Knowledge for better food systems

Gender equality in climate-smart agriculture

This report from the Food and Agriculture Organisation of the United Nations (FAO) and international humanitarian agency CARE provides advice, tools and successful examples on integrating gender equality and women’s empowerment into programmes on climate-smart agriculture.

Some of the principles set out by the report are:

  • Climate risks depend highly on local context, so gender, social status, wealth, religion, natural resources, etc. should all be considered.
  • A holistic response to climate risks should consider the underlying drivers of vulnerability, gender inequalities or poor governance.
  • People of different genders often respond to and cope with disasters in different ways, so programmes for the reduction of disaster risk should reflect these different realities and ensure the participation of women.

Read the full report, Good practices for integrating gender equality and women’s empowerment in climate-smart agriculture programmes, here. See also the video Gender in Agriculture and Rural Development in the Foodsource video library.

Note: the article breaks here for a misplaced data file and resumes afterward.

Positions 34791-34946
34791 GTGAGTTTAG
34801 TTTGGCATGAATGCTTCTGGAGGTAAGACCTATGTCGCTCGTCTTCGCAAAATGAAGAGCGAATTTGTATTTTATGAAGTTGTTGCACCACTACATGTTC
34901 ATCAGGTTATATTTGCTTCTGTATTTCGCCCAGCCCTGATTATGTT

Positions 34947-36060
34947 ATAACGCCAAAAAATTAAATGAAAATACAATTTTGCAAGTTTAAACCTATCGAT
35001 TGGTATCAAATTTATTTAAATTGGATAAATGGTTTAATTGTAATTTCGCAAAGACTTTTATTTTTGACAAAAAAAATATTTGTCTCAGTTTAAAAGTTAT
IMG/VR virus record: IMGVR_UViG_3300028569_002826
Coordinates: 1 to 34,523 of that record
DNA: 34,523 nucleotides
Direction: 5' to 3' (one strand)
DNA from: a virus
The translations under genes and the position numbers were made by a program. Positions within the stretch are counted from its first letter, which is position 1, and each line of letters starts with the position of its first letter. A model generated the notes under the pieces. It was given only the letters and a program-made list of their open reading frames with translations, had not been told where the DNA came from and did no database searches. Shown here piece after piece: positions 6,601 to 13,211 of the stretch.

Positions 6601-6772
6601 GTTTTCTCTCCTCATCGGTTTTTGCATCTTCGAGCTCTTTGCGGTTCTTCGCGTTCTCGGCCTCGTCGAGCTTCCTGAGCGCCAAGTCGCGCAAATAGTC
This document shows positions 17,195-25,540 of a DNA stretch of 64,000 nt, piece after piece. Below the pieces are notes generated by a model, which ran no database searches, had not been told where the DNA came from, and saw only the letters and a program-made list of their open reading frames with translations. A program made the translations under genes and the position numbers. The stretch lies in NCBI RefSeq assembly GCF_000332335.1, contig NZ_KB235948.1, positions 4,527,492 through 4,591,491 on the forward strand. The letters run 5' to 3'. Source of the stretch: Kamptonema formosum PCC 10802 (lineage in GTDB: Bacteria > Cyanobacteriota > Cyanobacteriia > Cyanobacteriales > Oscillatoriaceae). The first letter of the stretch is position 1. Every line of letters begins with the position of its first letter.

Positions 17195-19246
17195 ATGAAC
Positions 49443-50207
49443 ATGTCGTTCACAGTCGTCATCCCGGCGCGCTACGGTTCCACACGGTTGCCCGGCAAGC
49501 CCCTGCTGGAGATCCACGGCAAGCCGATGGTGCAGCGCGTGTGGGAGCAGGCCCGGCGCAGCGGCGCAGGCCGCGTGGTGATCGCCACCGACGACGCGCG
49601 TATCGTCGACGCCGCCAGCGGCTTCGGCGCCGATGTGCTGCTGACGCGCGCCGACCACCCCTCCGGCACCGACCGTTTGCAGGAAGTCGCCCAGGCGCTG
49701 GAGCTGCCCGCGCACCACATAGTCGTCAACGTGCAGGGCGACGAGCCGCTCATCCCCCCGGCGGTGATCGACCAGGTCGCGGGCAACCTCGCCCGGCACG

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Global

While some of the food system challenges facing humanity are local, in an interconnected world, adopting a global perspective is essential. Many environmental issues, such as climate change, need supranational commitments and action to be addressed effectively. Due to ever increasing global trade flows, prices of commodities are connected through space; a drought in Romania may thus increase the price of wheat in Zimbabwe.

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